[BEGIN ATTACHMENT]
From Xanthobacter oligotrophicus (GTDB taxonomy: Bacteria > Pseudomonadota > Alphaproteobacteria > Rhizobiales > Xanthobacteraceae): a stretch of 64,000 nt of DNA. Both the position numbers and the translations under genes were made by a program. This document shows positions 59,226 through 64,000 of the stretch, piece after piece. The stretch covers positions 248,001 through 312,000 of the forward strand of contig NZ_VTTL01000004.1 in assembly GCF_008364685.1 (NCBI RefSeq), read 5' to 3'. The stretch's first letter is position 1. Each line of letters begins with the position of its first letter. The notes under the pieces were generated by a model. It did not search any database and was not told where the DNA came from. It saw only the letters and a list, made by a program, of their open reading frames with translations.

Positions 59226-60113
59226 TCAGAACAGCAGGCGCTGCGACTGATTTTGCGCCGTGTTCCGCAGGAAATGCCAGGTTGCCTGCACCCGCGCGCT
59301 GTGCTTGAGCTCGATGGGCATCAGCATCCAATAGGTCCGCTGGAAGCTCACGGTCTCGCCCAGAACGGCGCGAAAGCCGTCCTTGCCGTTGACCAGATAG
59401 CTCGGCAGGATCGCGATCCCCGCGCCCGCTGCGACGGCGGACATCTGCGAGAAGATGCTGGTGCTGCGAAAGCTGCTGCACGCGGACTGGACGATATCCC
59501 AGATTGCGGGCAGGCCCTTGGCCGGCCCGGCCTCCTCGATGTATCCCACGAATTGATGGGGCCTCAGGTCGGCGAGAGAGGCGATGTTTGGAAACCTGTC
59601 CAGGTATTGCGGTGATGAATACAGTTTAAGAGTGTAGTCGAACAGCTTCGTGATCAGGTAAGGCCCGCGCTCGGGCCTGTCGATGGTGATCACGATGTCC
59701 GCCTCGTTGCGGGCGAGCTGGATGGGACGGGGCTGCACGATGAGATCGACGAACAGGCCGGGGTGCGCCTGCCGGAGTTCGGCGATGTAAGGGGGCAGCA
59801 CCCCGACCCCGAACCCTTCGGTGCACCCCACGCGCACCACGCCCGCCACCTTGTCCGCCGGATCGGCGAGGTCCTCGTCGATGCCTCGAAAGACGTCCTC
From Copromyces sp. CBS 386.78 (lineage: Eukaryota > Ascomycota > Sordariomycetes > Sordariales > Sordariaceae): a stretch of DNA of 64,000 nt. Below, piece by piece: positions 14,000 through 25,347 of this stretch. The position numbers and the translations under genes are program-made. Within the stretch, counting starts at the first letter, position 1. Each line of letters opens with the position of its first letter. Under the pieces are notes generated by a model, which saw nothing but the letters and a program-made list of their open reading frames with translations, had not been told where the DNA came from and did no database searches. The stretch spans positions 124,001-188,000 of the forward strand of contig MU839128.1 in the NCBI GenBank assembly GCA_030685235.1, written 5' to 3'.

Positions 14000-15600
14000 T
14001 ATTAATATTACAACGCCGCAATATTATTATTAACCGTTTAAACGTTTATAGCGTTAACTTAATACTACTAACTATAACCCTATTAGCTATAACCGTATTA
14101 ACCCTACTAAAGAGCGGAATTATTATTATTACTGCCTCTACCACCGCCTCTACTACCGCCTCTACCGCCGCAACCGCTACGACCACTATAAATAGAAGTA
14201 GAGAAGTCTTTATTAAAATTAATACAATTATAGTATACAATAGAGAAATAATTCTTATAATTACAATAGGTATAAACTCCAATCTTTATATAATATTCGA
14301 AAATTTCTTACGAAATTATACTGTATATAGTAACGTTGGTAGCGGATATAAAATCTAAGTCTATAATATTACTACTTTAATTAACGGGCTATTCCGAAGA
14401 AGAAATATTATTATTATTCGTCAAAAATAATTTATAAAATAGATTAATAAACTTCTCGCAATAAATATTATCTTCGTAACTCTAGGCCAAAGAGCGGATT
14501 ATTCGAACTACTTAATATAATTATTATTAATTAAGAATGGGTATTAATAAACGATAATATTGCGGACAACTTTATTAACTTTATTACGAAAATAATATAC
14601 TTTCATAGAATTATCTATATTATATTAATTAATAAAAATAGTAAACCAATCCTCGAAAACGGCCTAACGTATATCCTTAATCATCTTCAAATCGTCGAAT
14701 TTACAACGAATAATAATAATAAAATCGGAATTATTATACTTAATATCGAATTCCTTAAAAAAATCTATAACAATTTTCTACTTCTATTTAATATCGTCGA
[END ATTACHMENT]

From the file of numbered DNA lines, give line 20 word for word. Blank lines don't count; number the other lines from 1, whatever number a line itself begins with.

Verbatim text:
14701 TTACAACGAATAATAATAATAAAATCGGAATTATTATACTTAATATCGAATTCCTTAAAAAAATCTATAACAATTTTCTACTTCTATTTAATATCGTCGA